US wireless communication giant Motorola aims to recruit up to 1,000 engineers in China, as the country becomes an important research and development (R&D) base for the firm.
Ruey Bin Kao, president of Motorola (China) Electronics Ltd, said yesterday in Beijing that the number of engineers at Motorola's various R&D organizations is expected to increase to 3,000 people this year, from 2,000 at the end of 2005.
China has become the largest R&D destination for Motorola outside the United States; its spending on R&D in China amounts to US$100 million a year, according to Kao.
The US firm has just opened an R&D centre in Hangzhou, close to Shanghai, to focus on the development of mobile telecommunication equipment. Motorola has now set up R&D facilities in six cities in China.
Kao said Motorola had already set up the capability to complete the entire R&D process within China with increasing investment and continuous training of local talent.
Ching Chuang, president of Motorola (China) Technology Ltd and director of the Motorola China R&D Institute, said the role of R&D organizations in the world's largest telecom market in terms of subscribers is becoming increasingly important to Motorola.
"In the first few years, the organizations in China mainly acted as participants and worked project by project, but now quite often we act as a leader in many projects," Ching said.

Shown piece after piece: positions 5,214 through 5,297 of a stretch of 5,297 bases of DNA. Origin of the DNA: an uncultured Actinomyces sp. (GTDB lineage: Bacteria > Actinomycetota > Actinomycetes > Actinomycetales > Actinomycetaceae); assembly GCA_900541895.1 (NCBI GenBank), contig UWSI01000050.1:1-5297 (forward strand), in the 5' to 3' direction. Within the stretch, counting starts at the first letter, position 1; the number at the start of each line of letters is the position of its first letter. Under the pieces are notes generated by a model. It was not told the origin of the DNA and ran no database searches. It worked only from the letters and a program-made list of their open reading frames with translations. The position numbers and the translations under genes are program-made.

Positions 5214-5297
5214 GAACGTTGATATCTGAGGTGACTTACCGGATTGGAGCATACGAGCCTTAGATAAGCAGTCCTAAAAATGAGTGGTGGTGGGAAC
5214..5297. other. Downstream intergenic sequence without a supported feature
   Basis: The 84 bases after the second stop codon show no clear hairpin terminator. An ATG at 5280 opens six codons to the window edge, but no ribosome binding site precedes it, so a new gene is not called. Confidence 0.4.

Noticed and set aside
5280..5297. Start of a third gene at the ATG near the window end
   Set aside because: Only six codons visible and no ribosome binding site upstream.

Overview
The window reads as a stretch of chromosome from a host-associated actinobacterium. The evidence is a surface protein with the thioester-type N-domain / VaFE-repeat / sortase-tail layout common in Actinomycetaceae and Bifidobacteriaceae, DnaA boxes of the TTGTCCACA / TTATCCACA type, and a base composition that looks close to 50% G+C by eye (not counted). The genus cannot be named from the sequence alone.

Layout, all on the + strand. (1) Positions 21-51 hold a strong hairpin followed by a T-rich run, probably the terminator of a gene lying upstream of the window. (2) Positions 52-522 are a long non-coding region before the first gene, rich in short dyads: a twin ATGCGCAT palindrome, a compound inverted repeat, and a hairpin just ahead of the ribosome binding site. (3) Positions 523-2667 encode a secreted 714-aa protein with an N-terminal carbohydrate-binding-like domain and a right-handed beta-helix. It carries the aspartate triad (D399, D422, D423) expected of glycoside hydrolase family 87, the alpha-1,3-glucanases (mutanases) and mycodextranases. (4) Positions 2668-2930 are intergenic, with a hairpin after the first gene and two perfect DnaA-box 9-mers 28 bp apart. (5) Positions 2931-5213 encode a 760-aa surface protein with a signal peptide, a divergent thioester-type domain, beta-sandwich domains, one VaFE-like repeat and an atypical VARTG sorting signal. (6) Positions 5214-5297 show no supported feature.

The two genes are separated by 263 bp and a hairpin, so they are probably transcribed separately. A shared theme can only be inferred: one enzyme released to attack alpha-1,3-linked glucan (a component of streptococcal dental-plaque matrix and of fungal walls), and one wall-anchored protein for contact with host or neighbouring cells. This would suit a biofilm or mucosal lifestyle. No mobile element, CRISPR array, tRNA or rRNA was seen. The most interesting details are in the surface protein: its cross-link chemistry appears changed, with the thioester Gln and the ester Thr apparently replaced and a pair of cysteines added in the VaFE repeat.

Engineers have applied for 3,500 patents in recent years, with one-tenth filed to the Chinese authority.
He said that changes in China's mobile telecommunication market had led Motorola to consider increasing its efforts in new areas.
China, which had very little say on the second-generation mobile telecommunication standard, has gained a seat in the third-generation (3G) system with its TD-SCDMA (time division synchronous code division multiple access) standard, and is also working with Japan and South Korea to become a leader in the era beyond 3G.
Another new focus for Motorola is mobile value-added services, as China is expected to release 3G licences this year or the next.
Ching said that since value-added services are what lure customers to 3G phones, Motorola also needs to keep an eye on technology developments in the area.
Besides heavily investing in R&D every year, Motorola also has an early stage accelerator (ESA) system to help its engineers commercialize their research results.
Kurt Estes, ESA business director with Motorola, said the system allows Motorola to identify good ideas from its employees and translate them into commercial products.
Source: China Daily